So it’s the start of week four of Fall Semester and everyone is still trying to get settled in here at OU. The streets and classrooms, bustling with students, radiate enthusiasm and excitement.

However, while everyone is just settling in, I’m going “full throttle” academically.

I decided to stay here in Athens over the summer to get ahead in my flight training. The start of the summer moved slowly by because of the rain, but once the sun came out, so did I. In the past 90 days, I’ve been able to log over 50 hours of flight time, 25 of which were solo flights. I spent most of my summer flying all over Ohio and her neighboring states.


My best flight had to be a solo flight to Smyrna, Tennessee, located approximately 10 miles southeast of Nashville. The whole flight took over 6 hours, but it challenged my aviation skills to the fullest extent.

Besides spending my time in the air, I spent a great amount of time on the ground working on small personal projects. I’ve always loved doodling, so I tried to branch out into the art scene. I studied some current artists and different styles. As a result, I did something that I wasn’t very familiar with: spray paint art.

The LeBron painting was the very first painting that I’ve ever done. I hand painted that about four years ago.


The Yoda painting was the first full spray paint painting that I’ve done. That was this past summer.

Yoda Beats

I think that I mastered spraying on canvases, and I’m now considering painting the graffiti wall located on the top of the Richland Bridge.

This fall, I’m going to get an opportunity to fly a complex aircraft and complete my commercial license. Shortly after that, I’ll start my training to become a flight instructor here at OU and teach incoming aviators new skills that my past instructors once taught me.

A CE in a ChemE Lab

Mira Cooper

Mira Cooper,
Junior, Civil Engineering

Athens, OH 13 September 2015

As a civil engineer, I don’t have to take very many chemistry classes. Which is sad, because I LOVE chemistry. So, when I found an opportunity to work in an environmental lab that combined my interests in chemistry and water quality engineering, I was so excited. I sent some emails, talked to a few professors, and wound up with the job!

During the semester I work 10 hours a week at the
Institute for Sustainable Energy and the Environment
(ISEE), which is part of the Ohio Coal Research Center. I started out working on a project with a goal of finding a chemical method of treating the wastewater from hydraulic fracturing natural gas extraction. I was in the lab, working directly with the chemicals, calculations, and analytical machinery needed to make progress on this project. I worked on that project for about a year, including winter break and over summer, where I would work 30-35 hours a week. It was awesome! I was involved every step of the way, from the writing of the standard operating procedure documents all the way to the analytical testing of the final product.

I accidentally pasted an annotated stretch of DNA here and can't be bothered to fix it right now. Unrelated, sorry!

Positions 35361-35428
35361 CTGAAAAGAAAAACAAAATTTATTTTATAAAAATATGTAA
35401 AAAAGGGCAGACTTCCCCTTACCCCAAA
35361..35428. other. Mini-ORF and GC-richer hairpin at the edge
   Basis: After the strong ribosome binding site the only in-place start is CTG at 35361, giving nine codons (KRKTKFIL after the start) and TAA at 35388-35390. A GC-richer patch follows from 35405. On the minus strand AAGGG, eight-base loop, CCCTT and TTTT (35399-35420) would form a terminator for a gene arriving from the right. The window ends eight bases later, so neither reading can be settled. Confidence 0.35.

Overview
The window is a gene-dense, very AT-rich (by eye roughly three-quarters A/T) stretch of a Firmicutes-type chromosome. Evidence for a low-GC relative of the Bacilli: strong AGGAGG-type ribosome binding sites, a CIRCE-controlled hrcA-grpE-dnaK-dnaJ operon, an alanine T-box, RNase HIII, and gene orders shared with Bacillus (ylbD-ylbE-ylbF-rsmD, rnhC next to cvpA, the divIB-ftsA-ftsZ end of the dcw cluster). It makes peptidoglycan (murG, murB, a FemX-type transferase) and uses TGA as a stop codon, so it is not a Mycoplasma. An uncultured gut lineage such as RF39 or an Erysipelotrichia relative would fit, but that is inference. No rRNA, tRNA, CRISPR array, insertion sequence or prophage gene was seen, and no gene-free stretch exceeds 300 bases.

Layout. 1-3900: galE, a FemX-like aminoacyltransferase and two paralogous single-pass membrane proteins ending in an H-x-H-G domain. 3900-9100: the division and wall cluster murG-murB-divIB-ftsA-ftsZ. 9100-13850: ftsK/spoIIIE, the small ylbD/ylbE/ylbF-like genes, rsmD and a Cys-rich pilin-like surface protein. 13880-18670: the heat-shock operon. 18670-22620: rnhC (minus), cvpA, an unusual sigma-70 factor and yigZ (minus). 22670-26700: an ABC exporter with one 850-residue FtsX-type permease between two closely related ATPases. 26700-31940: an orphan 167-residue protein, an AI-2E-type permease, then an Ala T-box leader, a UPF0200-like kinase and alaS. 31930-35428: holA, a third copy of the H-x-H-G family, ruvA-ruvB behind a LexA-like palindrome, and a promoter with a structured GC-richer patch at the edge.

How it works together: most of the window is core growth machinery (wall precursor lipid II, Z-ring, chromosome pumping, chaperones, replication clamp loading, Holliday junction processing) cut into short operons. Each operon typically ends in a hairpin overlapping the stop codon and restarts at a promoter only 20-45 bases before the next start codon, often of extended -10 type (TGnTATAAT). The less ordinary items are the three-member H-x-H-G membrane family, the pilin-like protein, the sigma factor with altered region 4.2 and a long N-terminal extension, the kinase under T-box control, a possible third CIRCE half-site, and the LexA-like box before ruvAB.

But, frankly, the best part of working at ISEE is the support that I get from everyone else who works there. There’s an amazing sense of teamwork and camaraderie–everyone is willing to help out in any way they can. We’re constantly learning from each other, and we’re learning things that typically aren’t taught to engineers in our respective specialties. I’m a CE essentially doing ChemE work, with a sprinkling of ME tasks here and there. I’ve learned to use power tools, which was a VERY big step for me because I’ve always been afraid of big, scary machines that could rip your hand off without a second’s delay.

I’m really glad that I ended up working at ISEE. In about a year and a half, I went from Undergraduate Research Assistant to Analytical Lab Lead. Now I have much more responsibility relating to the lab itself, rather than the individual projects that come through. It’s really uplifting to see so much growth in myself from when I started to now. It reminds me about how fluid education is, and how you’re always learning and always growing.